Scientists from the University of Helsinki have discovered a mosquito species previously unrecorded in Finland, highlighting how rising temperatures across the globe have expanded the insect’s habitable range.
Lorna Culverwell, a researcher from the university’s virology department, identified Culex modestus in the coastal city of Pori in the summer of 2022, making it the 44th mosquito species found in Finland.
It’s the northernmost discovery of Culex modestus in Europe, as it had been recorded as far north as Leningrad Province in Russia and Skåne, Sweden, beforehand.
“Only one specimen of this species was found, but I believe it to be unlikely that it would be the only one of its species in Finland,” Culverwell said.
Why is the mosquito’s discovery in Finland concerning?
This mosquito species is a known vector of West Nile virus and can spread the disease from birds to horses and humans.
Luckily, it currently doesn’t serve as a threat to residents of Finland.
“Finns shouldn’t be concerned about this mosquito discovery at this point,” Culverwell said. “… At present it is very unlikely for transmission of the virus to humans or horses as several species are required for a disease transmission cycle to occur.”
The more immediate concern is that the mosquito species has migrated to Finland, since the species is historically located in the temperate regions of Europe, Asia, and Northern Africa.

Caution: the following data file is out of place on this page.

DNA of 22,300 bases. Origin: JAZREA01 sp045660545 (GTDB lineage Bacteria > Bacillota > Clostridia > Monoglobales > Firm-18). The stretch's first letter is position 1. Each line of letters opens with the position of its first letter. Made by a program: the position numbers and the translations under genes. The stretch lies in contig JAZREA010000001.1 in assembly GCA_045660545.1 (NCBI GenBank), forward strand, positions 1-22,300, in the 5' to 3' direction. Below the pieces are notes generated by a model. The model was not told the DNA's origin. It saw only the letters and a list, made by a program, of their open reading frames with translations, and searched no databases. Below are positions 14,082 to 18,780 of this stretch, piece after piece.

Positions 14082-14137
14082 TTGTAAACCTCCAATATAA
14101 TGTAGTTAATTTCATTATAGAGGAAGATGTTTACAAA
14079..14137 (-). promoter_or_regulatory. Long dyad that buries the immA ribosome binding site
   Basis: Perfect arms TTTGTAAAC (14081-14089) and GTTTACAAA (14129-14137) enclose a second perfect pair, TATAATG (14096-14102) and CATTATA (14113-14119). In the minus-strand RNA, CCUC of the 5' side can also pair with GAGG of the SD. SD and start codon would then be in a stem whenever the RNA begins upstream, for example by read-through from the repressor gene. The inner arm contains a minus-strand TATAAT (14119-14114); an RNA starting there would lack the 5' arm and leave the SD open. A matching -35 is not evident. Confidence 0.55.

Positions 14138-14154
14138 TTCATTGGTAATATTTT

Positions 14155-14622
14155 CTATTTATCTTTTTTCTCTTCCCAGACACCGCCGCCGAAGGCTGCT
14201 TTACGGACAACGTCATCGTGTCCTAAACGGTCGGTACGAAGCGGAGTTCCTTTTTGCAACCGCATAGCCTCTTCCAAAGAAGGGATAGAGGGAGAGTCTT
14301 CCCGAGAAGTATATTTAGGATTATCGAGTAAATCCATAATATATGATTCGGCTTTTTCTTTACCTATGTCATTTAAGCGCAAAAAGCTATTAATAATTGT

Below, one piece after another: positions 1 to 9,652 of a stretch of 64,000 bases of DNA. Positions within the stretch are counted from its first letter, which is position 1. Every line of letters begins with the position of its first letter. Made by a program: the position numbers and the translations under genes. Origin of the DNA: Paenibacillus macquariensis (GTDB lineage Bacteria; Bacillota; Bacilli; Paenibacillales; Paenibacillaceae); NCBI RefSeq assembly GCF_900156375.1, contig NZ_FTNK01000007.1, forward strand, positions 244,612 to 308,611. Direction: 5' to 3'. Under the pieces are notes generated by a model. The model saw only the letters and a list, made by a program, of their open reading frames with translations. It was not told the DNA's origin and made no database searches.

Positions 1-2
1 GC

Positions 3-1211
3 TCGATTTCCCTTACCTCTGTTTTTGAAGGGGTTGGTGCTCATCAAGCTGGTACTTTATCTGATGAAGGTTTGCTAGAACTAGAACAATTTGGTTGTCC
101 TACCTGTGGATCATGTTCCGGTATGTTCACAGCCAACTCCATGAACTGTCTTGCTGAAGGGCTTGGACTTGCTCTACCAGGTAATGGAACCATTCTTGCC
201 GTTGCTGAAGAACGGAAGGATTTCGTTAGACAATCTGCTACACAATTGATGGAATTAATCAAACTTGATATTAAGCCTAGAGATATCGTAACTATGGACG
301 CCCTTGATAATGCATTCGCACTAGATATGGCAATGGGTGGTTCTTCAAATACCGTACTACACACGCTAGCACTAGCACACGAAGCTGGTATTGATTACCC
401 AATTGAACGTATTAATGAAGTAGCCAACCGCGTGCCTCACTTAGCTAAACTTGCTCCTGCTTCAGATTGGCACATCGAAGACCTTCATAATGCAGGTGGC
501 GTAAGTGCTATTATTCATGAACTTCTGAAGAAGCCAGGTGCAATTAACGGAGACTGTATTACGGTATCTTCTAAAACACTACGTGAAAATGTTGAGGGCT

It’s a sign that the planet’s overheating is providing new suitable environments for the blood-feeding insect, potentially leading to a surge in infections for a population that hasn’t yet been inoculated against mosquito-borne diseases.
“The chance of species from farther south invading Finland will increase if the climate warms and winters become milder,” Culverwell added. “Several species from southern Europe are able to transmit other disease-causing pathogens which are not yet found in Finland, so research should be kept up to maintain an understanding of which pathogens are found where, and whether they are a real or potential risk to human or animal health.”
What can I do to help?
With warmer climates helping mosquitoes mature more quickly and extend their lifespan, it’s important to remember that the repercussions of drastic temperature fluctuations extend beyond extreme weather events.
Nearly every facet of life, from exacerbated respiratory issues to reduced olive crop yields in Spain, is impacted by global overheating, placing the onus on us to alter the current trajectory of the Earth’s temperature.
Actions like using reusable materials instead of plastic (which uses dirty energy to produce and typically ends up in landfills) or voting for pro-climate candidates are just a couple of ways to prevent irreversible damage caused by rising temperatures.
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